Dynamic audio stories cue in the listener, by giving much more texture to scenes. Listeners don’t need to work as hard to get into the story. You don’t have to imagine that sound of the speeding freight car, or the steam-powered lightning gun, the Dynamic story has it produced for you.
Similarly, when a story is executed Dynamically expect to have characters’ positions in the audio to be defined and deliberate. Dynamic audio is especially concerned with perspective and using music to set mood and tone.
When Dirk Maggs tells you that he wants audio drama to be cinematic just like the movies, you can be certain it’s not an accident that his productions are robustly Dynamic.
Some other Dynamic groups include: Epic Audio, Aural Stage Studios, Final Rune Productions, Darker Projects, Wayland Productions and of course again in Broken Sea Audio when either Stevie Farnaby or Bill Hollweg get behind the wheel… Like this scene from “Escape from New York”
Dynamic audio stories can instantly transport listeners to new worlds with 3-D holographic sound structures and a deep understanding of how to use a lot of sound in ways that avoids becoming a cloud of noise, but instead a rich environment. You might think of it this way. An Intimate execution of an Audio Story is like a book. A Dynamic execution of an Audio Story is a film experience in sound.
Again, it’s no accident that Dynamic producers often describe their radio drama as “audio movies”.
So now… you can consider where, in the diamond shaped octahedron of Audio your favourite stories lie. Do Dynamic and Intimate executions of audio stories say something of the writers and production companies who use them? Absolutely.
Would someone who grew up with the Spartan use of sound effects and perspective in Old Time Radio or with a deep appreciation for community theatre have a difficulty appreciating Dynamic more than Intimate audio? Similarly, would someone who considers themselves a visual learner and a lover of movies find the “Intimate” portrayal of an Audio Drama bland and uninteresting?
In the ten years of the Sonic Society, there’s been nearly a hundred and fifty contributors of audio shows and most of those in the last five. Can you imagine where they would all fit on those eight sides?
Where would you place Campfire Theater or Dick Dynamo? Certainly many audio production companies have multiple places on the map, but wouldn’t that also find them located a little closer towards the region of “Experimental”?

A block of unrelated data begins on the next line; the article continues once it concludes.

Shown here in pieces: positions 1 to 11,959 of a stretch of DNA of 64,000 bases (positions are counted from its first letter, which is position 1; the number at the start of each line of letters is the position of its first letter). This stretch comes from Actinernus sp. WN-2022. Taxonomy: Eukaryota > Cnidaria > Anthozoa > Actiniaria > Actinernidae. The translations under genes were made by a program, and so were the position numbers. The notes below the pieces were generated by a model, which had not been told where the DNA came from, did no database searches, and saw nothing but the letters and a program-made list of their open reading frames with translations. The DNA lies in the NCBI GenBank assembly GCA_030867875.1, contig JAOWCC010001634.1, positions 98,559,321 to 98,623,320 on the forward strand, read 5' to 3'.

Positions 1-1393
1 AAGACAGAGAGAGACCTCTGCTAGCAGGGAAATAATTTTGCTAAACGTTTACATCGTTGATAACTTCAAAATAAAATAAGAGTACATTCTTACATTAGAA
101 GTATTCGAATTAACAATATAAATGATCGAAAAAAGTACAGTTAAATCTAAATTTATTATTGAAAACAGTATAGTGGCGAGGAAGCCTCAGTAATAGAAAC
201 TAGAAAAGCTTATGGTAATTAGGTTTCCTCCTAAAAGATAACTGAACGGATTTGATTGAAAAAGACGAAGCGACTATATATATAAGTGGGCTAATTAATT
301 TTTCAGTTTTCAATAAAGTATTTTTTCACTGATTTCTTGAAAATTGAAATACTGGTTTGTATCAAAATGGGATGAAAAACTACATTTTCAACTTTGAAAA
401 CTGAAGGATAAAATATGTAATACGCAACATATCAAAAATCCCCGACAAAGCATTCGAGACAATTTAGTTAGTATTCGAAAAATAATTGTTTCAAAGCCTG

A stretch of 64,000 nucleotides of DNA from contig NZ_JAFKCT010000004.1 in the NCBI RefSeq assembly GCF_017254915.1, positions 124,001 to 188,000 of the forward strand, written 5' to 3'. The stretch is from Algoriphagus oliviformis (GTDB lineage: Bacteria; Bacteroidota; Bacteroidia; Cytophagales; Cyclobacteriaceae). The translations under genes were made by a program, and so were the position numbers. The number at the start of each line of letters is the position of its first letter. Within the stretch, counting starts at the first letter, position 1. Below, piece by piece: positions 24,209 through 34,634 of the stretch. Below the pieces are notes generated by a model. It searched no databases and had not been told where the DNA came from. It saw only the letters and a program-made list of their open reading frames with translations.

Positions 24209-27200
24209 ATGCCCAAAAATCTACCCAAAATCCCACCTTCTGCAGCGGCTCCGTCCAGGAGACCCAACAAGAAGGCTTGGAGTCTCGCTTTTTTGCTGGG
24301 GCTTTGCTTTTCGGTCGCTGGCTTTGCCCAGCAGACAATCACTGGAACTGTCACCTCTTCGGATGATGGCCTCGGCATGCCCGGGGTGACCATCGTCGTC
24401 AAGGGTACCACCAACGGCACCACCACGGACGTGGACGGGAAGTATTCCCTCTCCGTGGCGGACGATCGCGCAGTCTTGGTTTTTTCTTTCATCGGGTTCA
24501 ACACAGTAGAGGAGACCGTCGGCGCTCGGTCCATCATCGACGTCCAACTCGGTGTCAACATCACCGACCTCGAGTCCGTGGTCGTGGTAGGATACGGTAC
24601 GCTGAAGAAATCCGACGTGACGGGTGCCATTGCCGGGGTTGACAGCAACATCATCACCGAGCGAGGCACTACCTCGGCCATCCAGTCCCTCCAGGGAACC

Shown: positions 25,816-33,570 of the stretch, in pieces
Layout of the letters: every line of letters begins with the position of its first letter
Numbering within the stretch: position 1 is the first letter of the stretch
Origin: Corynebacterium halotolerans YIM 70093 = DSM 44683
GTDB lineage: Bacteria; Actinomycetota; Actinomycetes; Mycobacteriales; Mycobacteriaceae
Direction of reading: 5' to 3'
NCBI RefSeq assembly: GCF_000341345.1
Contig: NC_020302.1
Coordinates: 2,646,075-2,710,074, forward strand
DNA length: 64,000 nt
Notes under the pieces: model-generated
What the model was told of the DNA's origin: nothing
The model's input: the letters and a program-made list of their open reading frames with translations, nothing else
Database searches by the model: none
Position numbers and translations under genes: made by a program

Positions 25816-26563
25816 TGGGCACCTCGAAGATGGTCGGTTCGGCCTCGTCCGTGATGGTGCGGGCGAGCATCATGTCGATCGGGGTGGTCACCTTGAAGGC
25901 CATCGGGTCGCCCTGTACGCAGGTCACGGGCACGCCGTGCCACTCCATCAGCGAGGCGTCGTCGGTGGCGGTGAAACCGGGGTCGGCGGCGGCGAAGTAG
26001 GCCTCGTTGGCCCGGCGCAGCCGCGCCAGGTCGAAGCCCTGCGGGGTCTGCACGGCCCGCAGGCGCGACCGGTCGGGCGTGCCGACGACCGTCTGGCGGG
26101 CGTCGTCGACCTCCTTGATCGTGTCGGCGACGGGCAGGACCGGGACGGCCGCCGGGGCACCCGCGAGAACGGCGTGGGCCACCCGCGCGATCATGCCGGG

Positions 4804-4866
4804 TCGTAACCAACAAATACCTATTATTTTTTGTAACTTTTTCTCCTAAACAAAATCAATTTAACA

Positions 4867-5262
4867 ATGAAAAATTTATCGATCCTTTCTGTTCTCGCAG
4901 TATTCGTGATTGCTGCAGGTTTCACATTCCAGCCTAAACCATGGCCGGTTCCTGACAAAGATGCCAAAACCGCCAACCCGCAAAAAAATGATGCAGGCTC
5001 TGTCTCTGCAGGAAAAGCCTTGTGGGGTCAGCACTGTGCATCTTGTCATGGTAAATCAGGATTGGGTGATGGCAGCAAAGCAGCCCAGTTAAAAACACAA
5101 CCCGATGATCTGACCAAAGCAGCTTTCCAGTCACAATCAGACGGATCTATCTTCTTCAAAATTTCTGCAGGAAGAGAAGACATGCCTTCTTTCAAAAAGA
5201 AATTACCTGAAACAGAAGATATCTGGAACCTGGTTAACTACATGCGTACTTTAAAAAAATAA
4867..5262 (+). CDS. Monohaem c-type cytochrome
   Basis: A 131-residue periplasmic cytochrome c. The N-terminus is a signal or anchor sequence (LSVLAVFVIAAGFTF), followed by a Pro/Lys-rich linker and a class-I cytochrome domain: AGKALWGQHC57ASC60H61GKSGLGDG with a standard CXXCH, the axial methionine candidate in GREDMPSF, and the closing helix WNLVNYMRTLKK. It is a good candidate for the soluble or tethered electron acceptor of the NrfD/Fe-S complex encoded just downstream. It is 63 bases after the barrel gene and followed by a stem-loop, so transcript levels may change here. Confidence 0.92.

Icebox Radio for example, depending upon whether they are presenting a live or studio production, or a holiday, or series show would certainly have different places on our octahedron, and knowing Jeffrey Adams, that’s just how he likes it.
Same with companies such as, Misfits, Pendant, and Gypsy who are all cooperative groups with varying genres and concepts.
Still others like Harry Strange, Desert Gems, The Once and Future Nerd, Wormwood, Bell’s in the Batfry, Kung-Fu Action Theatre, and Doctor Floyd through genre or single series would have clear positions on our eight-sided world.
And that’s it. All the points on the Audio Story compass. All aspects of story representation and execution formed together.
The only question that remains is this… Where do you like to make your story, and who do you want to listen to it?
“We used a Zoom recorder, it’s a Zoom H2N, and we actually used the built in microphones, we didn’t use an external microphone to record with. The Zoom is a handy little recorder; it does a lot of things really well, it fits in the palm of your hand, you can take it anywhere.
One of the things I thought my main use for it would be was recording sound effects and ambient environments for use in the show. The more I played with it I thought “well this thing sounds pretty good”, I think it sounds more or less as good as my studio mic setup.
So I felt pretty confident about taking it in the field, taking it on location, and trying to record a show with it. We put it on a tripod, took it out in the woods, and that’s how we recorded Hungry Hollow.
We sort of blocked some movement around the Zoom, and sat it on a tripod. We didn’t actually do any movement with the recorder itself, we just kind of kept it stationary and have actors move around it. And we didn’t do a lot of movement, not nearly as much as I really probably would’ve liked to.
We did some very basic blocking, and had an actor positioned off to one side, or another actor positioned more centrally, and then we might have somebody that enters the scene, and they might enter from the far left or far right, then somebody exits the scene and you have that movement.”
We mention previous episodes where even the biggest names in audio production are encouraging learning to use gear correctly before spending money on better, more expensive equipment.
“Find out what works the best for you. Find out what works the best for the show you’re trying to produce. There is no one way to do things. You do what works best for you, whatever capabilities and resources that you have available to you, that’s what’ll dictate what you can do, and what you can’t do. Field recording is a great approach, if you’ve got the resources and people locally to pull it off, and I highly recommend it… at least try it!” John Ballentine